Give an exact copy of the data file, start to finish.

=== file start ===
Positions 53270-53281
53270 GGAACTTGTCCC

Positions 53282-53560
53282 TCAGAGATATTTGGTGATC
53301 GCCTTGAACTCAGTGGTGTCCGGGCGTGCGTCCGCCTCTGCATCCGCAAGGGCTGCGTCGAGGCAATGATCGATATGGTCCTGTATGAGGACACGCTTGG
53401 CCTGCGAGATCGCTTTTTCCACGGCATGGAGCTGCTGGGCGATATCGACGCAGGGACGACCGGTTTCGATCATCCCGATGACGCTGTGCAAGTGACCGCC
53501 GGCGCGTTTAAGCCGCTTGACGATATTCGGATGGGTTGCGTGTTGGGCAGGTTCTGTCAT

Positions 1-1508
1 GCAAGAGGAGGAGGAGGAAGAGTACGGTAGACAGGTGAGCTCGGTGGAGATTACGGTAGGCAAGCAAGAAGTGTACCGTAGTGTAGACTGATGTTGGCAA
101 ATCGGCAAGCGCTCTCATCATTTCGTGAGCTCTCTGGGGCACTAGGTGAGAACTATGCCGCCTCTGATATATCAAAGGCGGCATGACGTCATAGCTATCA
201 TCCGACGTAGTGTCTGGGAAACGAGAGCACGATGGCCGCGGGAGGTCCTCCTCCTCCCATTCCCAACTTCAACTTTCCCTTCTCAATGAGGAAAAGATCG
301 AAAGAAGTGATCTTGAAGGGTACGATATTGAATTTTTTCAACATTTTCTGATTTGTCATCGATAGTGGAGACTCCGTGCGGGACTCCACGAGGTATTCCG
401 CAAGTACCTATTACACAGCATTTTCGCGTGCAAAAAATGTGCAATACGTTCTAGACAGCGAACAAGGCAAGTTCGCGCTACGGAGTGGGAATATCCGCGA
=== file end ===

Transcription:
Positions 53270-53281
53270 GGAACTTGTCCC

Positions 53282-53560
53282 TCAGAGATATTTGGTGATC
53301 GCCTTGAACTCAGTGGTGTCCGGGCGTGCGTCCGCCTCTGCATCCGCAAGGGCTGCGTCGAGGCAATGATCGATATGGTCCTGTATGAGGACACGCTTGG
53401 CCTGCGAGATCGCTTTTTCCACGGCATGGAGCTGCTGGGCGATATCGACGCAGGGACGACCGGTTTCGATCATCCCGATGACGCTGTGCAAGTGACCGCC
53501 GGCGCGTTTAAGCCGCTTGACGATATTCGGATGGGTTGCGTGTTGGGCAGGTTCTGTCAT

Positions 1-1508
1 GCAAGAGGAGGAGGAGGAAGAGTACGGTAGACAGGTGAGCTCGGTGGAGATTACGGTAGGCAAGCAAGAAGTGTACCGTAGTGTAGACTGATGTTGGCAA
101 ATCGGCAAGCGCTCTCATCATTTCGTGAGCTCTCTGGGGCACTAGGTGAGAACTATGCCGCCTCTGATATATCAAAGGCGGCATGACGTCATAGCTATCA
201 TCCGACGTAGTGTCTGGGAAACGAGAGCACGATGGCCGCGGGAGGTCCTCCTCCTCCCATTCCCAACTTCAACTTTCCCTTCTCAATGAGGAAAAGATCG
301 AAAGAAGTGATCTTGAAGGGTACGATATTGAATTTTTTCAACATTTTCTGATTTGTCATCGATAGTGGAGACTCCGTGCGGGACTCCACGAGGTATTCCG
401 CAAGTACCTATTACACAGCATTTTCGCGTGCAAAAAATGTGCAATACGTTCTAGACAGCGAACAAGGCAAGTTCGCGCTACGGAGTGGGAATATCCGCGA